I still maintain that attackers will not take down the Internet, for the most part. So, there are types of attackers that want to do damage, so-called "Hacktivism" groups. However, these tend to be more targeted attacks, such as the DoS attacks launched by Anonymous against Paypal and other credit card companies. Most of the attackers are out there making big money on the Internet, and can't afford massive outages. Reports are that there is no public exploit, which I never believe. I just believe we haven't seen one in use.
I relate it to the mafia. If you study mafia history, you know its tough for a bunch of criminals to get along. They try to avoid a full-scale war within their families because "war is bad for business". Of course, they are criminals, and it happens from time to time, but for the most part it is (criminal) business as usual.
The other thing we need to keep in mind about this is just how fragile things can be when we work in a monoculture. Granted, there are a number of issues that arise when we move away from monocultures, but we need to balance the pros and cons of both. For example, take a look at the system you are on right now. There is a wide variety of software that is installed which is consistently installed on almost all systems. Flash, Java, Adobe Acrobat, Firefox are just a few examples of software that is ubiquitous on almost all systems. But it does not stop there. Now, look at the protocols that everything supports. As we have seen in the past, even simple protocols that we all follow, like DNS, can have design issues in the way the RFCs are implemented that can lead developers down a bad path.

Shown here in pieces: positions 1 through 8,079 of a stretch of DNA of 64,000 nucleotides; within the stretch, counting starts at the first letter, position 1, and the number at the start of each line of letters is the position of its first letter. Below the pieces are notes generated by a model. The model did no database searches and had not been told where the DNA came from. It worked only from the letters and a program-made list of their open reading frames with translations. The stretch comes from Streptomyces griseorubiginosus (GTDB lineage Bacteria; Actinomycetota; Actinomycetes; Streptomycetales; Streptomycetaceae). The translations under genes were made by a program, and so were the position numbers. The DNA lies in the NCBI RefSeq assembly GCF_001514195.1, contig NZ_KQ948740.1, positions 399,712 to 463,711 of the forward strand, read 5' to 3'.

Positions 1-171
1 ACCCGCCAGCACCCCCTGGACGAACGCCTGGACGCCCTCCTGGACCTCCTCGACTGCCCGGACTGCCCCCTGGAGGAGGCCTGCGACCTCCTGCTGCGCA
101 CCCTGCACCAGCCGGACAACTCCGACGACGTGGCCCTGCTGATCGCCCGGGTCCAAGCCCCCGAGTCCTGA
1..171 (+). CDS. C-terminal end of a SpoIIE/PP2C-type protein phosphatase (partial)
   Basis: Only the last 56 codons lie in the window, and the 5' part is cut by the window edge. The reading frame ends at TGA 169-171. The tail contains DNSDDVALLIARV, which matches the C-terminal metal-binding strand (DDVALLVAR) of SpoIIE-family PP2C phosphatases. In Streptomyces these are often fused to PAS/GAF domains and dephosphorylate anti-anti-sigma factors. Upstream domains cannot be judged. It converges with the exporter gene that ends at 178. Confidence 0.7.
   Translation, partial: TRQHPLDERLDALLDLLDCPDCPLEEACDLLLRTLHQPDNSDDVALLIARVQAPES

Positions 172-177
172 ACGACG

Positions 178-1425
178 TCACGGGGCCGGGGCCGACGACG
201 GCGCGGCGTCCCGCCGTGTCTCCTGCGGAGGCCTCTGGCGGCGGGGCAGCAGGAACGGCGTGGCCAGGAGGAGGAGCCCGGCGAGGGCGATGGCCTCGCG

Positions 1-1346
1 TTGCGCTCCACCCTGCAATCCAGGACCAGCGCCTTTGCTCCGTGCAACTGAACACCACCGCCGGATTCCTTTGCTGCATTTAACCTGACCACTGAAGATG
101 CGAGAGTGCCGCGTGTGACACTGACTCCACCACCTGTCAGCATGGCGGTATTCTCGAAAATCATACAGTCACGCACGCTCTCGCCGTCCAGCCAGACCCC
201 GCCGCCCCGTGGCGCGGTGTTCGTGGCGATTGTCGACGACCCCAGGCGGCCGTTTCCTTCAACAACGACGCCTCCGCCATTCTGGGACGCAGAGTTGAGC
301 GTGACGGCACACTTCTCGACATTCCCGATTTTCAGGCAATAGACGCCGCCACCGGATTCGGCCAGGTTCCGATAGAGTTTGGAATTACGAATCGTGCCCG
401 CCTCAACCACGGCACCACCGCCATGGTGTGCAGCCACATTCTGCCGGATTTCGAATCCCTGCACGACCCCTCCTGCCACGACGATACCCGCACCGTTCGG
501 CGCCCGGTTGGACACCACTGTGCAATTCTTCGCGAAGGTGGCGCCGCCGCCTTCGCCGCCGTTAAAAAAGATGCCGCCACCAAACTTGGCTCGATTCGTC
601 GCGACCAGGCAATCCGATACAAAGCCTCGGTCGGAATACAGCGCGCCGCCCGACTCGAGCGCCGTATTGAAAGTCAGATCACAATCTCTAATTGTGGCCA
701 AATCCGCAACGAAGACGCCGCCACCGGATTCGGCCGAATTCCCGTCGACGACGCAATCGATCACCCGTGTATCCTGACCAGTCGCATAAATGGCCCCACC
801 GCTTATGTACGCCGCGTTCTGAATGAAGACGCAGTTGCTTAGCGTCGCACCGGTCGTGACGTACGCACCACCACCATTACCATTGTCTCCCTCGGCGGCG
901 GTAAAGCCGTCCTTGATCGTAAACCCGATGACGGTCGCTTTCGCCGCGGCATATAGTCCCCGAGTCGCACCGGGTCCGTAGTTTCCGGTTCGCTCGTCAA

So, what to do? To be quite honest, you need to look at the path data takes to and from the heart of your environment. For example, Internet > Edge Router > Firewall > IDS > Web Server > Database. If you look at this chain there is a particular vendor or product that produces all the products leading up to your Web Server. You may want to think through how you would deal with a vulnerability that impacts all of those products that make up your security support structure.
Originally on episode 232.